At first glance, the significance of this tiny Sanpete town is elusive. Unkempt fields and trees grown awry catch your eye. Vacant lots abut Main Street, and more than a handful of homes need tidying up.

But if you're in search of your past, if you're the least bit inquisitive about your pioneer heritage - especially if Brigham Young sent your ancestors to settle Sanpete County - Spring City is a day trip worth taking.The town, a historic district on the National Register, is probably the best example left of a Mormon farm village.

It rolls out the welcome mat Saturday, May 28, when more than 20 structures, many of them historic homes, open their doors to the public. Proceeds from the tour benefit Friends of Historic Spring City and will be used to preserve and restore historic structures.

Residents of Spring City call it Heritage Day. It could be called "Back to the Past." Whatever the name, it's your chance to set foot in homes built more than 100 years ago. Many were constructed by skilled Scandinavian craftsmen who settled this high desert valley in the mid-1800s.

Other activities on Heritage Day include a barbecued turkey dinner, a DUP bake sale and horse-drawn wagon rides. (For details please see accompanying story on T2.)

Many of Spring City's significant structures were built with oolite, a limestone-like rock found in a quarry south of town. If you get a sense of deja vu, it's because the stone on the Manti Temple is oolite.

Buildings on the Heritage Day tour include:

- The Emil Erickson House. Now owned by Salt Lakers Craig and M'lisa Paulsen, it was built in 1888. A Swede, Erickson made his living as a farmer, carpenter and partner in the Young Men's Co-op store. He was also a city councilman and the county recorder. The Paulsens purchased the two-story stone home more than 20 years ago and restored it room by room. "It's the best example of a Victorian house in Spring City," says Thomas Carter, assistant professor of architectural history at the University of Utah's Graduate School of Architecture.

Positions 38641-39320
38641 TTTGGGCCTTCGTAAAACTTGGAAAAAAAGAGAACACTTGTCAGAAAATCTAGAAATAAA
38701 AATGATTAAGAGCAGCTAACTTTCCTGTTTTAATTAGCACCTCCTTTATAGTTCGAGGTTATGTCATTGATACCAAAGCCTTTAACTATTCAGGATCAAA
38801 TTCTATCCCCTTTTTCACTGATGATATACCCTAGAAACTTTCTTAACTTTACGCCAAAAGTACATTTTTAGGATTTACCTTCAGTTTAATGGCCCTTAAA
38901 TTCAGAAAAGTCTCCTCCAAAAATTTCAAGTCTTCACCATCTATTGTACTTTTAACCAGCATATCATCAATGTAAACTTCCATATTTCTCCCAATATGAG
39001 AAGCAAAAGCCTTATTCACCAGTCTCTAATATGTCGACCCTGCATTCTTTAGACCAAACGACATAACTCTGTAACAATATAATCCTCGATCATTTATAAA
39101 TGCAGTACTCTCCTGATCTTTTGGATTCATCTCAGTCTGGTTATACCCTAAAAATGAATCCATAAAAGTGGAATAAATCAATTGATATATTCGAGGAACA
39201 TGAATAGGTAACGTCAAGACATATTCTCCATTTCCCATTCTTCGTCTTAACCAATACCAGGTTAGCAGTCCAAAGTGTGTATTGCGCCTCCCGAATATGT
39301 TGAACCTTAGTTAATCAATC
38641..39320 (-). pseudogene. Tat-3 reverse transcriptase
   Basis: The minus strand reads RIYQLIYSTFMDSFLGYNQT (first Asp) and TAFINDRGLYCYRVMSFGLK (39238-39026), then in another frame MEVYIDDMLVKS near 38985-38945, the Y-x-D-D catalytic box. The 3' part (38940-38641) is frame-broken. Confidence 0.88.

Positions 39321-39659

The log cabin west of the Erickson house is "an exceptional example of Norwegian log construction," according to Carter. He discovered the cabin near Richfield when he was doing a survey of historic structures for the Utah Historical Society. In the name of preservation, he and Paulsen bought it and moved it to Spring City where they renovated it into a guest house. "We think it was built in the early 1870s. It's the best example of a log house in the Mormon region."

- The Judge Johnson House. The house was originally owned by Johnson's parents, and the judge added on to it in 1896. This two-story pink stucco structure was the first house in Spring City to have an indoor bathroom. As a circuit judge, Johnson held court in several counties. He was also a state legislator. According to local lore, he befriended Butch Cassidy and other members of the Wild Bunch who visited him in Spring City numerous times.

- The Marinus Petersen House. Built around 1875, this two-story oolite structure is now owned by Lothar and Anita Janke. It is set amid an overgrown orchard with a backyard garden and horse barn beyond. Lothar Janke, who builds period replica furniture, furnished the home with pieces he made.

- The Chester School. A Salt Lake family rescued this one-room school from certain destruction and moved it from nearby Chester to Spring City where they pieced it together stone by stone.